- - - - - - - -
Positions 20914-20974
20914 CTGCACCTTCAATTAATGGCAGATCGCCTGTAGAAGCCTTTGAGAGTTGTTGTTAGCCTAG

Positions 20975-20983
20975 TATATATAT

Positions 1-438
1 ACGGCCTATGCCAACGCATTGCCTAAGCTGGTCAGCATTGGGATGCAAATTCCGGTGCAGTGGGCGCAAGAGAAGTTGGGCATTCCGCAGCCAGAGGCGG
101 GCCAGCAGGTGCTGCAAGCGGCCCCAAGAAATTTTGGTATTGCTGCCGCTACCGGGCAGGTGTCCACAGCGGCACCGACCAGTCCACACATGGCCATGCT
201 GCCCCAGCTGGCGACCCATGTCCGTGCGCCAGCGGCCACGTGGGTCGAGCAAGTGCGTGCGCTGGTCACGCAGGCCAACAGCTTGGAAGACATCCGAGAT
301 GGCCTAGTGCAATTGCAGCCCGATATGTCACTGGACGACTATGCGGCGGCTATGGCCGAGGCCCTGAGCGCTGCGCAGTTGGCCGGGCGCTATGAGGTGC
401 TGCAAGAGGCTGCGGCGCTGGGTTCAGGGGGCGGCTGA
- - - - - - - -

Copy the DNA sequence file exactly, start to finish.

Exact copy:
Positions 20914-20974
20914 CTGCACCTTCAATTAATGGCAGATCGCCTGTAGAAGCCTTTGAGAGTTGTTGTTAGCCTAG

Positions 20975-20983
20975 TATATATAT

Positions 1-438
1 ACGGCCTATGCCAACGCATTGCCTAAGCTGGTCAGCATTGGGATGCAAATTCCGGTGCAGTGGGCGCAAGAGAAGTTGGGCATTCCGCAGCCAGAGGCGG
101 GCCAGCAGGTGCTGCAAGCGGCCCCAAGAAATTTTGGTATTGCTGCCGCTACCGGGCAGGTGTCCACAGCGGCACCGACCAGTCCACACATGGCCATGCT
201 GCCCCAGCTGGCGACCCATGTCCGTGCGCCAGCGGCCACGTGGGTCGAGCAAGTGCGTGCGCTGGTCACGCAGGCCAACAGCTTGGAAGACATCCGAGAT
301 GGCCTAGTGCAATTGCAGCCCGATATGTCACTGGACGACTATGCGGCGGCTATGGCCGAGGCCCTGAGCGCTGCGCAGTTGGCCGGGCGCTATGAGGTGC
401 TGCAAGAGGCTGCGGCGCTGGGTTCAGGGGGCGGCTGA